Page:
'Sabr' is an Arabic word which comes from a root meaning to detain, refrain and stop.
There is an expression in Arabic, “so-and-so was killed sabran,” which means that he
was captured and detained until he died. In the spiritual sense, patience means to stop
ourselves from despairing and panicking, to stop our tongues from complaining, and to
stop our hands from striking our faces and tearing our clothes at times of grief and stress.
What scholars have said about patience
Some scholars have defined patience as a good human characteristic or a positive
psychological attitude, by virtue of which we refrain from doing that which is not good.
Human beings cannot live a proper, healthy life without patience.
Abû ‘Uthmân said: “the one who has patience is the one who trained himself to handle
difficulties.” ‘Amr ibn ‘Uthmân al-Makkî said: “Patience means to keep close to Allâh
and to accept calmly the trials He sends, without complaining or feeling sad.” Al-
Khawwas said: “Patience means to adhere to the rules of the Qur’ân and Sunnah.”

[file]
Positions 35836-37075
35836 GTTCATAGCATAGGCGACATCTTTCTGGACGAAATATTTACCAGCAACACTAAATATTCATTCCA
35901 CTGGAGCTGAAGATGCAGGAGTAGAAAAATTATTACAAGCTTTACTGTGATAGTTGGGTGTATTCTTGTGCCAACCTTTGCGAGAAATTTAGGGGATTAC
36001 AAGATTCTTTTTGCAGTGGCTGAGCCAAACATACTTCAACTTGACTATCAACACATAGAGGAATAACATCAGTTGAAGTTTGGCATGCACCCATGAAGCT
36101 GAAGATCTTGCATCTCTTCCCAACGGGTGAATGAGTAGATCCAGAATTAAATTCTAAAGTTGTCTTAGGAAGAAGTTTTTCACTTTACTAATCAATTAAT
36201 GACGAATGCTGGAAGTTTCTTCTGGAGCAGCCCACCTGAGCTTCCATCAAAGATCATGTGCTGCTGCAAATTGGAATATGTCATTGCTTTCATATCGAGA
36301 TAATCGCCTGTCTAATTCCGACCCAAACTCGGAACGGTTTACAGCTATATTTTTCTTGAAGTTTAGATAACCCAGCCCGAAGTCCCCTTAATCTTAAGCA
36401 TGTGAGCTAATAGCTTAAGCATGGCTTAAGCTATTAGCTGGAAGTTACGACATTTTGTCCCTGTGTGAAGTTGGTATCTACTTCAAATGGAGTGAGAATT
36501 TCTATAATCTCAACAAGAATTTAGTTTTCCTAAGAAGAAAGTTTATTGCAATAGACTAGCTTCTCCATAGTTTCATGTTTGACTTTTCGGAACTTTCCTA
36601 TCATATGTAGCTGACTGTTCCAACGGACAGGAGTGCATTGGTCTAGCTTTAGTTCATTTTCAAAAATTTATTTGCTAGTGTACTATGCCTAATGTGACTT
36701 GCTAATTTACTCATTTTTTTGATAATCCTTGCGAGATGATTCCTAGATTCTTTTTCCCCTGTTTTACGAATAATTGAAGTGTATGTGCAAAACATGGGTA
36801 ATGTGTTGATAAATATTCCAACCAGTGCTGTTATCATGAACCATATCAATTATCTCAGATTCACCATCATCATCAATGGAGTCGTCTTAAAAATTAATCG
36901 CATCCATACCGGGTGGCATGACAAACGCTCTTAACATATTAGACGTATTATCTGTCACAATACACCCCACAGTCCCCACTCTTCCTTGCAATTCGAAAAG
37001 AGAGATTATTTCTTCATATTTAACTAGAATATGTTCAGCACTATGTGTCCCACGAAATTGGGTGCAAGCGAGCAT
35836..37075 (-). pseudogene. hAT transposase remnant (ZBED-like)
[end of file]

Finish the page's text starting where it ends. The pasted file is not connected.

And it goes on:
Another scholar said: “Patience means to refrain from complaining.” ‘Alî ibn Abî Tâlib
said: “Patience means to seek Allâh’s help.”
Is it better to have patience at the time of difficulty, or to be in a situation which does not
Abû Muhammad al-Harirî said: “Patience means not seeing any difference between times
of ease and times of hardship, and being content at all times.” I (Ibn Qayyim) say: This is
too difficult, and we are not instructed to be like this. Allâh has created us in such a way
that we feel the difference between times of ease and times of hardship, and all that we
can do is refrain from panicking at times of stress. Patience does not mean feeling the
same at both easy and difficult times. That is beyond us, and is not part of our nature.
Having an easy time is better for us than having a difficult time. As the Prophet (SAAS)
said in his well known du‘â: “If You are not angry with me, then I do not care what
happens to me, but still I would rather have your blessings and your favour.” This does
not contradict the hadîth which says, “No-one has ever been given a better gift than
patience,” because that refers to after a test or trial has befallen a person. But ease is still
Extract from 'Patience & Guidance' by Ibn Qayyim Al-Jawziyyah